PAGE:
On May 1, for the first time in a decade, the government’s overall valuation of commercial property in Denver will decrease.
Denver Assessor Keith Erffmeyer told BusinessDen Friday that the COVID-19 pandemic is prompting the first dip since the Great Recession.
“Each property is different,” Erffmeyer said. “Hotels will go down the most on a median standpoint, followed by retail, then offices. Not sure warehouses see decreases. Some might, but some might not.”
Residential property continues to increase in value, COVID-19 notwithstanding, Erffmeyer said.
Property tax bills are derived directly from the assessed values of real property. And those tax bills affect more than just property owners, because they’re often passed down to commercial tenants through lease agreements.
But, Erffmeyer said, while diminished valuations for many subclasses of commercial properties will take a nibble out of the tax bill, it’s probably not going to be as big a drop as business owners might hope.
“In six weeks, everyone will get their letter notifying them of their new values,” Erffmeyer said. “I have a suspicion people on the commercial side are hoping for a bigger decrease than they’re going to see — that’s true of Denver and statewide.”
May 1 is the date new assessed values are released across the state, the culmination of two years of work by county assessors like Erffmeyer. The assessments represent the period from July 1, 2018 through June 30, 2020, with that final date holding the most weight.
The pandemic, of course, set in across the country in mid-March, three months before that window closed.
“If someone stuck a for sale sign in front of their property — house, condo, biggest office building downtown — what would a buyer come on June 30, 2020 with to transact that property?” Erffmeyer said by way of explanation. “But it’s tougher than it has been in the last 28 years I’ve been here, this time around, to determine that because of the void of information.”
That’s because valuations are based in large part on sales of similar properties, and after the pandemic shut things down, commercial sales dropped significantly, giving assessors less upon which to base valuations. In a year of unprecedented challenges, it was yet another.
Erffmeyer discussed this problem — and how his office worked to overcome it — and more during his conversation with BusinessDen Friday. What follows is a condensed version of that conversation.
BusinessDen: So what can property owners expect May 1, then? Are values decreasing substantially in some sectors?
Keith Erffmeyer: For hotels especially, I’d say substantially is a good way to describe value changes. We’re talking double-digit decreases in terms of percentages, which is a pretty significant shift. We’ve seen double-digit increases for a number of cycles. This is a reversal of trends, hotels being the worst — or the best, depending on your perspective.
Retail will likely see more decrease than increase, same with office buildings, though not sure that reaches double-digit decreases. Keep in mind, there’s 12,000-ish commercial properties in Denver, so this all ranges, of course.
The last time this happened was 2011, reflecting June 30, 2010. It’s gone up since then, ’13, ’15, ’17, ’19. Across the board, commercial or residential. Denver — Colorado for that matter — has enjoyed a decade of pretty robust growth. And even now, if we do reflect those decreases in commercial, it’ll be more or less offset by the increases in residential. That’s going up a lot. That makes it hard to predict the tax base overall, but my guess is plus or minus a few points, or close to flat.
BD: Could you walk us through the process for creating a new assessment?
KE: We take sales from a certain period of time, data, really, including sales, and we call that the base period. From July 1, 2018 — the day after the previous base period ended — through June 30, 2020, with June 30 being that real magical date, the date of valuation. And we assign values. What’s the property value, had it sold on that date?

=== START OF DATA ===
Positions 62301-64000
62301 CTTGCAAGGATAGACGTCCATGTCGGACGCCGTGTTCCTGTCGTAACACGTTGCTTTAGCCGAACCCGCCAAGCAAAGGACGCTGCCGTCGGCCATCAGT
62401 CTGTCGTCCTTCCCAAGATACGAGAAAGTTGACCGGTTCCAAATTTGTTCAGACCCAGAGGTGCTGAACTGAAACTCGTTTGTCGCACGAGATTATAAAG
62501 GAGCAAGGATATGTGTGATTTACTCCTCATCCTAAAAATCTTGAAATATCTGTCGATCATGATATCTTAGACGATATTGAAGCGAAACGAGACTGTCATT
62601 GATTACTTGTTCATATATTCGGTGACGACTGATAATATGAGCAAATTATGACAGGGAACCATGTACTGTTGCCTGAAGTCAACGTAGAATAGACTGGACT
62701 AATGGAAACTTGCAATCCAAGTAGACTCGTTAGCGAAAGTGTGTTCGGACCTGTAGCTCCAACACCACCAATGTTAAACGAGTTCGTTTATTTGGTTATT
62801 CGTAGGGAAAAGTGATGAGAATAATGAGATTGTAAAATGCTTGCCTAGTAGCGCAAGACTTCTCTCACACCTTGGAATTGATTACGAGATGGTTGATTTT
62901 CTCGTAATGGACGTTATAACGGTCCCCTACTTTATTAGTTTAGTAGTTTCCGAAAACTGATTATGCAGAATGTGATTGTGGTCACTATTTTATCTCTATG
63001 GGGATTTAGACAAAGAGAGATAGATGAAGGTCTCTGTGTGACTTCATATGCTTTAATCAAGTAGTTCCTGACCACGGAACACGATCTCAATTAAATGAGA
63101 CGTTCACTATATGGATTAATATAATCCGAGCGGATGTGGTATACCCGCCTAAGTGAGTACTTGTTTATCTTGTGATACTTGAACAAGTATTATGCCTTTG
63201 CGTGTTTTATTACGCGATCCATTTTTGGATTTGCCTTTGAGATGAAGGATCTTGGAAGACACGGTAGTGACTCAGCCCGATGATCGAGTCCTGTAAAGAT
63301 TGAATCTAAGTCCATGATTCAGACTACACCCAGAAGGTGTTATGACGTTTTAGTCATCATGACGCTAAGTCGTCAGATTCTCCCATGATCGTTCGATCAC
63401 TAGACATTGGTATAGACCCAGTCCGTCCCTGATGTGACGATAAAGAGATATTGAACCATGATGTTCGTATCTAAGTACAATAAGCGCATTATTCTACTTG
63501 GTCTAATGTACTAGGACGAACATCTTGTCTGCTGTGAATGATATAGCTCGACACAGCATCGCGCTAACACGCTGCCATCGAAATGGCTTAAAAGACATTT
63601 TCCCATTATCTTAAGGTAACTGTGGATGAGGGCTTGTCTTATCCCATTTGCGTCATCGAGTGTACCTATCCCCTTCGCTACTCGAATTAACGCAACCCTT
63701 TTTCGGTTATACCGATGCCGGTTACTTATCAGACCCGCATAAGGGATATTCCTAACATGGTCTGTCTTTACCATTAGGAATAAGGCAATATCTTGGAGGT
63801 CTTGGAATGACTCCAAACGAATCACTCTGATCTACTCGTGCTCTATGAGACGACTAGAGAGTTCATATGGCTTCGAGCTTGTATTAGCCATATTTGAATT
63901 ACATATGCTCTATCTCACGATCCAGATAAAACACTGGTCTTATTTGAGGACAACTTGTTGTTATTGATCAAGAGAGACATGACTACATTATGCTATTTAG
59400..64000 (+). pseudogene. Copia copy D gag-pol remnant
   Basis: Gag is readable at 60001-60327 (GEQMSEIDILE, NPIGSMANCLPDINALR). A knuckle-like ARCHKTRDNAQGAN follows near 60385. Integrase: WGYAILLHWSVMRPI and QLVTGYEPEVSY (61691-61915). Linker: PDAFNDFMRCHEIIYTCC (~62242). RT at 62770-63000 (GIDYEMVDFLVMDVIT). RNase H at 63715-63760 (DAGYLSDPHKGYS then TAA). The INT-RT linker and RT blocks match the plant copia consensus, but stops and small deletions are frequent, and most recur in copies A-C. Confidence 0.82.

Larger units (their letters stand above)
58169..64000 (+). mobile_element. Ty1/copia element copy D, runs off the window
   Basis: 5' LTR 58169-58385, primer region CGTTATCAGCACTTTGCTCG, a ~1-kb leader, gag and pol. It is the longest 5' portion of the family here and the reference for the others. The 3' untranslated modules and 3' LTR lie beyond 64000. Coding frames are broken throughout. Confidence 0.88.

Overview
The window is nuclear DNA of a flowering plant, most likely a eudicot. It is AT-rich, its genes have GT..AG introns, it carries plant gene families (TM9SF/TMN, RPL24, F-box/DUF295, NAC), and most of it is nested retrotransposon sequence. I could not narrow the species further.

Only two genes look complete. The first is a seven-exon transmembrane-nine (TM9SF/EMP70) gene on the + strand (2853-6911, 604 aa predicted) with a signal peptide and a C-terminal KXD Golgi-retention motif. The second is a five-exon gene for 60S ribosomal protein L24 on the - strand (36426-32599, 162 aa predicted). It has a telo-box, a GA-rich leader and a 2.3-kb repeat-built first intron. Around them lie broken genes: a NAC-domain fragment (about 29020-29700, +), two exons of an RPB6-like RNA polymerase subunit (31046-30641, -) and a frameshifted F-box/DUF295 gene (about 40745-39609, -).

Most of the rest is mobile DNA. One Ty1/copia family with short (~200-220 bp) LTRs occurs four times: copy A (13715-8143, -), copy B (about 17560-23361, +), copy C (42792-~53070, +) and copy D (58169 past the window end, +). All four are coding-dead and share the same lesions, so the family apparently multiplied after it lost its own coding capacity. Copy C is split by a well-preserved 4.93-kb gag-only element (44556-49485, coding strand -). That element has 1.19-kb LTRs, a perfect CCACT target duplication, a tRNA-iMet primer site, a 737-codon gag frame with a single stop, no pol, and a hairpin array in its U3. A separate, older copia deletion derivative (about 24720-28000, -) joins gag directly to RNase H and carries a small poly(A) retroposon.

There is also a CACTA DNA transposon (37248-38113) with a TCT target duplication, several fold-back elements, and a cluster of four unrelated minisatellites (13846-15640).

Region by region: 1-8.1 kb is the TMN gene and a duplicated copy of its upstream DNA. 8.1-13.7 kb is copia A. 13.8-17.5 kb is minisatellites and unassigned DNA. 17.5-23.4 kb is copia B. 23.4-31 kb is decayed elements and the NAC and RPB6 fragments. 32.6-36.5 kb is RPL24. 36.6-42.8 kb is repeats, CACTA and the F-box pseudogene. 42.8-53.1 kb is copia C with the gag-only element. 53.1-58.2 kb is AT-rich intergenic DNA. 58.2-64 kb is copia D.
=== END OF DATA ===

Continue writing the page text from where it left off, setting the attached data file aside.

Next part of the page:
It’s pretty important, that’s three-ish months after COVID started, nine months in the past, and anything that’s happened since then — good, bad or ugly — we can’t consider.
We review a ton of data in Denver, tens of thousands of sales, talking residential property primarily, and verify those sales. We make sure they’re arms’ length sales, as in not a father selling to a son or a business partner buying out another business partner. We verify characteristics at the time of sale.
Commercial is a little different, but residential we do multiple regression analysis, the same thing Zillow or those companies would do, it’s an algorithm — basically geeky math. But we do that, measure statistically how we’re doing, we get audited, have to have our statistics in a certain range, I won’t go into all the gory details.
But we’re using sales to try and tell us where the market is and then mass appraisal techniques to assign values not just to sold, but to unsold properties, to make sure they’re uniform. Similar properties should be valued similarly.
BD: What goes into the assessment of a property? And what doesn’t?
KE: The state constitution says there’s only three ways to approach value, and these are known internationally.
First is the cost approach, which is how much would it cost to acquire the land, build the building, less appreciation. That’s tough.
Income approach is next, the income to the property and the property owner goes into it.
And third is market approach — some call it sales comparison approach — and that’s what you experience buying a house, getting an appraisal, etcetera. It uses comparable sales from the neighborhood, adjusts for characteristic differences — bigger houses adjust up, smaller adjust down.
State constitution says residential property you can only do the market approach, including apartments. Commercial property, you’re supposed to consider cost, market and income approaches.
We prefer to use the income approach. It’s often informed by sales, because typically sales and income there’s a nexus there. If an investor is buying an income stream and it pays a certain amount, that demonstrates the market for that income stream. But it gets tricky because it’s income to the property, not to the business.
Think of a retail building on Colfax. If I owned and leased it, I might lease it for X dollars per square foot, some expenses, and I’d capitalize the net income into value. That’s different than someone running a clothing store, a liquor store, any kind of retail — restaurant, office, marijuana shop. That doesn’t have anything to do with the property value. That’s the business value.